all images are copyright the artists

interim 2009 introduction by simon wallis

artschool confidential

Going to artschool was, truth be told, the only option for me - at the time I wouldn’t have fitted in (or been accepted) anywhere else, being neither particularly academic or at all clear about what I wanted to do with my life. Artschool seemed to be a good place to experiment and find a direction. It was somewhere you had to exercise a high degree of self-discipline, as there were no regular lectures to attend, essays to produce, or grades to achieve. It forced you to take responsibility and look outside the institution – to use the city, its museums, galleries, music venues, parks, football grounds, clubs and pubs as part of the ‘syllabus’.

It also meant that you had to forge alliances with other students who would go on to be your peer group. The like-minded people around you who could provide a context for your work, became the critics and audience. If you’re a good conversationalist and listener artschool can provide you with regular immediate feedback on your work, the like of which you’ll get rarely in life after college.

After my UK degree I went on to art college in the States and was amazed to find highly entrepreneurial students who made the time to furnish themselves with marketable skills, so that, if need be, a living was always possible away from the lottery of selling art. It had to be as there was no state support and North Americans are essentially pragmatists. These student artists window-dressed, did graphic and interior design jobs, worked as artist assistants, taught night classes, worked in publishing – things that brought in much more money than the passive shop or bar work I was used to, making life as an artist financially viable.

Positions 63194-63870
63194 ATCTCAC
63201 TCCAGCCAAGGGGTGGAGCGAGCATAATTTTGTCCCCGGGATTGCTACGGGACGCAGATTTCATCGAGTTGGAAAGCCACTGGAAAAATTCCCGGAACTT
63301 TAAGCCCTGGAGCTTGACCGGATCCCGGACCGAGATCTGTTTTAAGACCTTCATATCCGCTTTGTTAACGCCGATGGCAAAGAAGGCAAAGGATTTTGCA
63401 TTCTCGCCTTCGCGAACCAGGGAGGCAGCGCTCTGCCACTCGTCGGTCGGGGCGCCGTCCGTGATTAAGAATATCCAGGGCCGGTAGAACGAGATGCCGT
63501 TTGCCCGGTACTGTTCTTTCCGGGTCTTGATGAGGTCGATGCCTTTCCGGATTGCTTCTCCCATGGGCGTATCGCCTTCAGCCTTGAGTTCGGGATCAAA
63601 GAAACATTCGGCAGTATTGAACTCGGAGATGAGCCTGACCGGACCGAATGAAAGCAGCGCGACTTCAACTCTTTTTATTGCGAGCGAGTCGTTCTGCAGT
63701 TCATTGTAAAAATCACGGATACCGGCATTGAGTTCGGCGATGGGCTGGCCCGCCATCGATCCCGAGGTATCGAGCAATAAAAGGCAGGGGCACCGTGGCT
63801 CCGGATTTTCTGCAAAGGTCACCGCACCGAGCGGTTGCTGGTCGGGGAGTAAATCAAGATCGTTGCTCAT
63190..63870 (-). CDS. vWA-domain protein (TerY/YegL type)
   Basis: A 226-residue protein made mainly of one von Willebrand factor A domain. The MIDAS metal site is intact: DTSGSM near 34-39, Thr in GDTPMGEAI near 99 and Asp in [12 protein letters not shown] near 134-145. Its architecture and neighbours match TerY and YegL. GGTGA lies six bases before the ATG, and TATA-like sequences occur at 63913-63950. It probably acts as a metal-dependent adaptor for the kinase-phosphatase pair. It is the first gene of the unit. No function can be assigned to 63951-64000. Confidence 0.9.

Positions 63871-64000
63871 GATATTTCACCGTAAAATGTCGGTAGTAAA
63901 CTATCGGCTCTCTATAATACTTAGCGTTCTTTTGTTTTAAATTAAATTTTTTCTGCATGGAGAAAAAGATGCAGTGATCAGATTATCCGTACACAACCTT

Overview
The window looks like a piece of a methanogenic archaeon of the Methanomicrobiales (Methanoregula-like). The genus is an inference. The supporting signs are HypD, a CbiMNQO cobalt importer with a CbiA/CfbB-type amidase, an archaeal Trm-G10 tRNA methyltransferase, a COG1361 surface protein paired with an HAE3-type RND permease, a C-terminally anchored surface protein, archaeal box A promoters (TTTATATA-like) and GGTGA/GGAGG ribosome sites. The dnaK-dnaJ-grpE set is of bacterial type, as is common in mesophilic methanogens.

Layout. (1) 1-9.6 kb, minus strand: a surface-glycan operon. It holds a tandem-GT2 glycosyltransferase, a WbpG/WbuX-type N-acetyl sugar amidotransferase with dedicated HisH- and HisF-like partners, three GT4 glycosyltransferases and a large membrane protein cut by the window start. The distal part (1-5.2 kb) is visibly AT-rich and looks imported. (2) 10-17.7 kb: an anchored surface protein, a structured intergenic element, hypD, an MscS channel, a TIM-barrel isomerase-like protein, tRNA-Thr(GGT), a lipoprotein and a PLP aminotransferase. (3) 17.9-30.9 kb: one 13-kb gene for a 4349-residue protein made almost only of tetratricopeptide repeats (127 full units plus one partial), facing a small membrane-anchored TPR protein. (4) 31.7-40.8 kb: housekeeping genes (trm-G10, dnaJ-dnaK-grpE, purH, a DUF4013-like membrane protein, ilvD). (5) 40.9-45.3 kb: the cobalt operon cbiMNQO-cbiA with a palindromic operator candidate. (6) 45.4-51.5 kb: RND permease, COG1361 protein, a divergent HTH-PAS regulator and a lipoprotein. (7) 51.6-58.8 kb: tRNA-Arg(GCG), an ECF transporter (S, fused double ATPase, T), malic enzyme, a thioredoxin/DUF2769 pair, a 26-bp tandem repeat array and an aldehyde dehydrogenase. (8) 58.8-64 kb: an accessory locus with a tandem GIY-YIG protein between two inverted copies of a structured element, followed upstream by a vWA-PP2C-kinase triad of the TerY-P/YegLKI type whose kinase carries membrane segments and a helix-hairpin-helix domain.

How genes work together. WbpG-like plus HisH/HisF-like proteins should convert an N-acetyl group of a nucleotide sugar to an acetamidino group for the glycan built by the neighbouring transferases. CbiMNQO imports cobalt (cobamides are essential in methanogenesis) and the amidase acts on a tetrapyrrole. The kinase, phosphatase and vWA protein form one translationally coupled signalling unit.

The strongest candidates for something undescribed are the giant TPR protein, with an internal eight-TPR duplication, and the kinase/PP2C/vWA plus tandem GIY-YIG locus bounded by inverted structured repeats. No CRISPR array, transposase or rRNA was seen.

The means of artistic production have now exploded beyond my wildest Walkman dreams of 1987. We had a department called ‘alternative media’ – essentially a room with a photocopier. I took no more than 30 photos a week as I couldn’t easily afford to develop the film. You’ve never had it so good, I’m jealous – if you’ve got a Mac there is nothing technically you can’t do, but then again a pencil is always pretty good too.

In terms of art history and current events in the artworld it always pays to put in the legwork – see all the shows at the weekends, go to all the openings, buy the magazines and the catalogues, read and write the blogs and reviews. Travel, debate, form allegiances, create supporters, read novels, volunteer, intern - you know the drill: the harder you work, the luckier you’ll become.

It’s great that this small show here is a valuable part of sharing and testing work, I enjoyed thinking about what I did as a student and how I still make professional use of it. But more importantly I value experiencing the work of artschool graduates as they enrich, scramble, contest and rebuild the artworld, contributing to what I consider to be an essential part of a good life. Long live artschool in whatever inescapable changing form it takes.
Simon Wallis
Director The Hepworth, Wakefield
(opening 2010)